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View Diary: Economic Populist: Consol Bonds are the Debt Ceiling Walk Off Home Run (27 comments)

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  •  The debt ceiling language in the diary (1+ / 0-)
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    wilderness voice

    references "principal". Principal can be actual or notional. This is no different than when the Treasury (or any issuer) creates bonds and then creates strips from that bond (separating the P and I components). Different investors can then buy the interest or the principal strip. If the Treasury retains the principal strip but sells the interest strip, there is still a liability created equal to either the notional balance or the sales price of the interest strip. This idea here has some semantic claims, but no accountant would agree that the issuer should not record a liability for the amount of the notional balance. So every accountant in America would say the Obama administration is trying to do something GAAP would not allow.

    •  Yes, and so? (2+ / 0-)
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      TheMomCat, priceman

      The legal question is not whether there is a notional value, but whether the notional value is included under the debt ceiling definition.

      It is not. The interest would be, since the interest is guaranteed, except the legal language does not include interest in the computation of total debt under the limit.

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      by BruceMcF on Fri Sep 27, 2013 at 06:19:44 AM PDT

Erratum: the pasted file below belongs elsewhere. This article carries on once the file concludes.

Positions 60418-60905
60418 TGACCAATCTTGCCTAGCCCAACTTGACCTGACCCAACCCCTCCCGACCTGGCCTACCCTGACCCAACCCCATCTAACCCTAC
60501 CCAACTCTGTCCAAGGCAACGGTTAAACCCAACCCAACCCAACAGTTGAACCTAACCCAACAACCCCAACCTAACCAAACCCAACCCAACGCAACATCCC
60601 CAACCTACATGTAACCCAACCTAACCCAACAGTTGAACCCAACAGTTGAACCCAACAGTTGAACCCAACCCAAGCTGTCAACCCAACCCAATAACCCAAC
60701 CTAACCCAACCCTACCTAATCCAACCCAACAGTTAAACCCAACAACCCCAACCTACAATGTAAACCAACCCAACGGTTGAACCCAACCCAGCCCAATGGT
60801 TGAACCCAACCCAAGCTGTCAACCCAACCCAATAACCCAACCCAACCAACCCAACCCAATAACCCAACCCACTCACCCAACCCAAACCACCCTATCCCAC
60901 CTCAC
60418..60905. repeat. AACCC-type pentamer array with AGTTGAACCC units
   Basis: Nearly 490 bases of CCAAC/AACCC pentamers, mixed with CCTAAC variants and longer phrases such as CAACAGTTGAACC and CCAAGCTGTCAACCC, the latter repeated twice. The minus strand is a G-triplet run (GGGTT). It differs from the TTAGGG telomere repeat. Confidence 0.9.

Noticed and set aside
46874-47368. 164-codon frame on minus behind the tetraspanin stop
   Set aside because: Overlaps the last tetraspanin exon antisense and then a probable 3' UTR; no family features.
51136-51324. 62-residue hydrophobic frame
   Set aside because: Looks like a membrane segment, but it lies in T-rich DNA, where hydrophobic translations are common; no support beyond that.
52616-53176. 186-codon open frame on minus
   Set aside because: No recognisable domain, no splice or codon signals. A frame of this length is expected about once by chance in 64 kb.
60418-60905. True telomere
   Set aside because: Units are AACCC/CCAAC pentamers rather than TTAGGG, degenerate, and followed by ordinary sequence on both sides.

[ Parent ]

      •  The definition says the word "principal". (1+ / 0-)
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        wilderness voice

        Principal is NOT just an amount paid upon a maturity. It can be of a second form as well - notional principal. Notional principal is not actually paid, and has no maturity date. But it is indeed a form of principal, and is the number recorded as principal issued when an issuer sells perpetuals. You should not assume that the word "principal" in the debt ceiling language means only one of the two types of principal. That is not what Generally Accepted Accounting Principles says.

      •  I doubt that. (1+ / 0-)
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        wilderness voice

        I really don't think that the Treasury can issue bonds and then turn around and repudiate the principal.  That would violate the 14th amendment.  If they can't repudiate principal, then the bonds are guaranteed.

        •  What do you mean 'repudiate' the principle? (3+ / 0-)
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          limpidglass, TheMomCat, priceman

          If its a consol, the principle is not guaranteed. Indeed, if its defined payment consol, the principle is market determined: it is precisely the funds raised when it is sold at auction.

          Its a term of the series on original sale that the holder receives an ongoing series of interest payments, so nothing is repudiated. There's no practical reason to expect the interest payments to be repudiated ~ the British government still makes quarterly payments on its outstanding consol bonds.

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          by BruceMcF on Fri Sep 27, 2013 at 06:39:32 AM PDT

          [ Parent ]

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